One of the things on my bucket list is landing on the beach at Barra. Barra is in the Outer Hebrides, reached in 50 minutes on a Loganair flight from Glasgow. On Monday 14 July the flight was booked for 0800. It was then changed to 0950. At 0915 we went to Gate 3, at 0940 boarded, and we had just sat down when the pilot said “There’s a strong SE wind so the tide hasn’t gone out far enough. There’s a foot of water on the beach and this plane doesn’t float. Can you go back to the departure lounge please. We’ll be another hour.” By the time we got to the island it was still wet, but we managed to land. On Wednesday return was less tricky – enjoy these photos. I was at the airport early so photoed the previous arrival and departure. You can find it on youtube, read articles about it, and go on the airport website http://www.hial.co.uk/barra-airport/
Castlebay, the main village of the island, is called Castlebay because there is a Castle in the bay. Kisimul Castle is Historic Scotland, and on their website – well worth a visit, the ferry runs every half hour. (The Calmac ferry in my photo is the one from Oban). Looking back to the village you can see the church, Our Lady, Star of the Sea. It is familiar to viewers of “An Island Parish” (series 5 and 6), which I have watched occasionally, and those who have watched “Whisky Galore” (one of my favourites).
Barra, Eriskay and South Uist have always been Catholic islands – the Protestant fires lit by John Knox drove the Catholics out of all of Scotland, except these Outer Hebridean islands. In 1681 Scotland had 1 million people, only 14,000 of them were Catholic, and 12,000 of them lived here – it seems to be a general rule that if the laird was Catholic the people stayed Catholic. In the C21 the website for the five Catholic churches on Barra is http://www.barracatholic.co.uk. (There is a Church of Scotland church on this island, http://www.barra-church.org, but no Episcopal church).
This church opened on Christmas Eve 1888 when people from all over the islands gathered for Midnight Mass. The 800 seat church was filled to capacity. The new parish priest was Canon James Chisholm who had been priest at St Brendan’s church, Craigston for some years. The preacher was Father Allan MacDonald of Eriskay – more of him in the next post. The village had dramatically increased in size due to the development of Castlebay as a herring port. New houses, shops, a school, a post office and a bank had opened – and a new church was needed. There was little money around until Castlebay merchant Neil MacNeil left £800 in his will in 1886, and smaller monetary donations followed. Roderick Campbell of 11 Glen offered a part of his croft for the purpose, and John Campbell of 23 Glen suggested that a small quarry be opened on his croft as the rock was granite suitable for building purposes. The architect was G. Woulfe Brennan, and it was built by MacDougall and MacColl of Oban. In January 1891 a bell and clock were added to the clock tower. As I was staying in the hotel next door I can report that the bell goes every hour through the night – and chimes extremely slowly. The priest’s house was added in March 1892. This is the view from the front of the church.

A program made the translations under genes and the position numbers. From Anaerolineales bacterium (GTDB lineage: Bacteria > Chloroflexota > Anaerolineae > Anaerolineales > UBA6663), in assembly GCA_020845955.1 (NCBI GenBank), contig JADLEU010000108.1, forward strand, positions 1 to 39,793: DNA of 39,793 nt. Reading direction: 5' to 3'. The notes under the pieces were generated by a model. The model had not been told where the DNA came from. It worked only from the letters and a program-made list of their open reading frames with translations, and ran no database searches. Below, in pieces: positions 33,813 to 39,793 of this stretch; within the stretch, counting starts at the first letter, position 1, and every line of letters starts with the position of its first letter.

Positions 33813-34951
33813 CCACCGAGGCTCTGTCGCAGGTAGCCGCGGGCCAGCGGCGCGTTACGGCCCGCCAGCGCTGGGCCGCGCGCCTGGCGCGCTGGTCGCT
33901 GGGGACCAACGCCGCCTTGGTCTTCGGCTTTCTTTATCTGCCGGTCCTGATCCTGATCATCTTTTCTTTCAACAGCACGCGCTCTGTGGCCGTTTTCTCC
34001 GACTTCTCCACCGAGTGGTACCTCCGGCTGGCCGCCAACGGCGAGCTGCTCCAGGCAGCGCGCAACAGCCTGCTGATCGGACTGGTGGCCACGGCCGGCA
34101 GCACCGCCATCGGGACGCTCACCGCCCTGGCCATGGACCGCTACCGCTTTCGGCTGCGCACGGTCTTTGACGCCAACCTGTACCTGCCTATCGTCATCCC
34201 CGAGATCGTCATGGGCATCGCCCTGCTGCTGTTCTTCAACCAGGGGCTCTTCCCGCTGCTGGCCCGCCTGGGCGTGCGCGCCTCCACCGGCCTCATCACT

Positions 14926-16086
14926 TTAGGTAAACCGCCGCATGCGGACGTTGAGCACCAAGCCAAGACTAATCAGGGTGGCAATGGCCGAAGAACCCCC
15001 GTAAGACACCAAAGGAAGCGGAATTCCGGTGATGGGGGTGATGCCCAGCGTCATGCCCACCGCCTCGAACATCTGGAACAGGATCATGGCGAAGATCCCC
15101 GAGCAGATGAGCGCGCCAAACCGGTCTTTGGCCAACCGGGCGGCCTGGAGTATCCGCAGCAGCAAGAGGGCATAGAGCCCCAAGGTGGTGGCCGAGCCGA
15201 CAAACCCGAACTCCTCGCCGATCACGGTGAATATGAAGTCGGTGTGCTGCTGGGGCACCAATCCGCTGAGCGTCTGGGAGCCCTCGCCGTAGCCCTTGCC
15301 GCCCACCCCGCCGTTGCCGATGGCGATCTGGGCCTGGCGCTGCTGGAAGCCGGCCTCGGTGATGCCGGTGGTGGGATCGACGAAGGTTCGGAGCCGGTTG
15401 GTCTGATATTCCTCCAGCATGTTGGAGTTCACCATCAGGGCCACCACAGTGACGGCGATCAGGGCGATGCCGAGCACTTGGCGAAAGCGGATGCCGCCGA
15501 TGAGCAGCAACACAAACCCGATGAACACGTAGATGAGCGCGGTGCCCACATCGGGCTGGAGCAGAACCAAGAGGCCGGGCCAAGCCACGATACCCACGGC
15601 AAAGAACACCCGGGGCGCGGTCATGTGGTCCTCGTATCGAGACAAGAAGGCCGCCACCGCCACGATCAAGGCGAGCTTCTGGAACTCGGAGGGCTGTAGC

In one sense it reminded me of the chapels of my youth – the benches and the Victorian design.
The stained glass windows and the statues of Mary show it is not a Cambridgeshire Baptist church! The North window (above the altar) is quite pleasant, the south window is lovely. It is a war memorial window – see website – installed in 1952. “It was paid for from parents’ separation allowances for their sons in World War II. The window was made by the John Hardman Studios and designed by Patrick Feeny who was the Studio’s chief designer at the time. In the Studio archives it is noted that the design was to make the figures stand out for miles when the lights are on inside the Church. During the wars the island had a population of approx. 1,100 people and 125 men were killed in both World Wars; 95% were members of the Navy and of these 75% were Merchant Navy. The top section of the central light with the figures of Mary and Jesus were completed to be exhibited at the ‘Art in the Service of the Church’ exhibition at Lambeth Palace in the summer of 1951 (in connection with the Festival of Britain).” The Gaelic means “Star of the Sea”.
The altar was originally in St Columba’s chapel on the Isle of Mingulay and I like Mary and Jesus in their boat.
I had a smile at one of the notices which was advertising a Diocesan gathering at Morar – we struggle to get people to go to Newcastle for a “do”, imagine if we had to persuade them to cross to the mainland! I tried to sit and say “Morning Prayer” using the Church of England app on my phone. The internet signal from the hotel next door was not strong enough – “Can’t connect to the Church of England” – or it could be an ecumenical comment! I said my prayers anyway.